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12 of 12 people found the following review helpful
4.0 out of 5 stars "Fast, But Not Light", November 5, 2008
By 
Eowyn "writingpro" (2nd star to the right, and straight on til morning) - See all my reviews
This review is from: Grace: A Novel (Hardcover)
I finished reading Richard Paul Evans' newest release, Grace, last week. I held off on writing a review because I wanted to ruminate on the novel awhile, let it roll around in my head and "marinate" heart and soul. I also wanted to take my time because you can't rush a review of Grace. It's not that kind of book. Here's why:

When I read the Author's Note regarding the 1874 child abuse case of Mary Ellen Wilson, I almost put Grace back on the library shelf. I can't get near that topic without one of two reactions: dissolving into a soggy heap of tears, or wanting to personally thrash the stuffing out of the perpetrators. As the mother of four boys and the Children's Ministries Co-Director for our church, child abuse enrages me beyond words. It also rips my heart out. Frankly, I wasn't up for either emotion the day Grace came into the library (It took awhile. I was #23 in the "On Hold" queue). Tempted to put it back, I refrained from doing so for just one reason: I own every title Evans has ever written'. I've never been disappointed. So, on the strength of Evans' prior work, I decided to trust him with this new book. So I stuffed Grace into my bag en route to the YMCA with my youngest. Poolside while Josiah splashed down the water slide, I gingerly withdrew Grace and started reading.

Grace opens with a recap of Hans Christian Andersen's The Little Match Girl and some grandfatherly reflections from protagonist Eric Welch on Christmas Day 2006 (p.5). Told in the first person, the story unfolds in flashback fashion during Eric's teen years and moves from October 1962 to early January 1963. Eric's father, a construction worker, is unable to work due to Guillain Barre Syndrome. The family of four, which includes Eric's ten year-old brother and best friend, Joel, is forced to move from southern California to a rundown, low-rent part of Utah. (I have a good friend with GBS. I've never seen this debilitating disease in another novel.) We struggle with Eric through the first four chapters as he endures the slings and arrows of being "the new kid" in middle school and all the attendant traumas and woes that unhappy scenario typically includes. In Eric's case it's exacerbated by being poor and from out-of-state to boot.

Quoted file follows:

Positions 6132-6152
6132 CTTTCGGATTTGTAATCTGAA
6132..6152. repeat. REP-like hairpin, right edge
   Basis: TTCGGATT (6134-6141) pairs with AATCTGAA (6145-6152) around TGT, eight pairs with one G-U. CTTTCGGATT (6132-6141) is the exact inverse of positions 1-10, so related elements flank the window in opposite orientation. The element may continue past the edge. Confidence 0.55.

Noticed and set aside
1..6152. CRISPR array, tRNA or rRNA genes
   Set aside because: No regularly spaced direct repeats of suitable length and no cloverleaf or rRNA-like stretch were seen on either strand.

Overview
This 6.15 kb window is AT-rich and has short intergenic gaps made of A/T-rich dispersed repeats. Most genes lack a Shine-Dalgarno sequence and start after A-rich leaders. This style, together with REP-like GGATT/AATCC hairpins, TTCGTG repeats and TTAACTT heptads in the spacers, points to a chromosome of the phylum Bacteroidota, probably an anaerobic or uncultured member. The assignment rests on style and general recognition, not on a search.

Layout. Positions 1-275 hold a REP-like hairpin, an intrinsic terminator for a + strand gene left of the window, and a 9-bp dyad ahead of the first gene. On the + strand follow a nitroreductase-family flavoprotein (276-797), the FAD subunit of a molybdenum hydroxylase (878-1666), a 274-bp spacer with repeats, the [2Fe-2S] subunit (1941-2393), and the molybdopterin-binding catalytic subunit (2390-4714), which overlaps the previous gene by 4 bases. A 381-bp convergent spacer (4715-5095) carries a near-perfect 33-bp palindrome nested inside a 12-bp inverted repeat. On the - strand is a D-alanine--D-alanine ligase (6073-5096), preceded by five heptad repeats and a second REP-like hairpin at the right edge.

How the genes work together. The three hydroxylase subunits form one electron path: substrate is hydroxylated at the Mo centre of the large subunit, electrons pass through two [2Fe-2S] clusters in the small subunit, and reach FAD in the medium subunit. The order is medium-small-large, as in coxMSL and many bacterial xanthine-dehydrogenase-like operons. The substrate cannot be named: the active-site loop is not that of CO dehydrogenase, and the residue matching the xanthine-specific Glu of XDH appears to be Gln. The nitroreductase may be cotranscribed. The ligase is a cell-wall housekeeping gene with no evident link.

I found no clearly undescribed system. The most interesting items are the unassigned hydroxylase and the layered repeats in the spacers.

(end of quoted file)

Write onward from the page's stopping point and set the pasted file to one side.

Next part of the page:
We meet fifteen year-old Grace in Chapter Five. She's foraging for food in a dumpster behind "McBurger Queen," Eric's part-time (scum bag) employer. On page 34 we find out that Grace is a runaway: "I'm not going home." But she has no where to go. Besides, there's something about Grace (and grace) that's ...unexplained. Mysterious. Something that causes us as well as Eric to pause...

Unwilling to leave Grace roaming the streets alone on a cold October night, Eric brings her to the "clubhouse" he and Joel built behind the family's sprawling, dilapidated home. The next 240 pages detail the tender uncertainties of First Love, selflessness and sacrifice, courage in the face of overwhelming odds, the Cuban Missile Crisis, family and emotional struggles, and Eric's rage at the people who "coulda, shoulda, woulda" protected young Grace from her predacious stepfather - but didn't. The willful ignorance of neighbors, school officials and law enforcement receive a withering indictment that's all the more effective for its understated subtlety:

"I sat alone staring at the back of a pew while people who didn't really know anything about Grace talked about her as if they suddenly cared." (p. 292). Evans gently but unequivocally shows how any willful blindness or ignorance makes us all complicit when it comes to crimes against children:

"You killed her. You and Dad and Joel and her pathetic, worthless mother and those stupid, idiotic policemen who just couldn't wait to be heroes. ... You all killed Grace...' (p. 295)

If the story stopped here, it would have been poignant, but Evans doesn't let it go. Not quite. He doesn't leave us outraged, wrung-out, hopeless and helpless. Instead, he subtly intertwines themes of God's grace, redemption and restoration throughout this carefully crafted story of a teen runaway (see the bottom of page 296). This reaches its zenith in an Epilogue that is both hopeful and heart-wrenching. It is in these final, gripping pages that we see how tragedy transforms a painfully shy, self-conscious fourteen year-old boy "with acne and a bad hair cut" into a tough-as-nails, take-no-prisoners prosecutor whose life is forever and irrevocably changed by those late autumn and winter months of 1962 and a girl named Grace: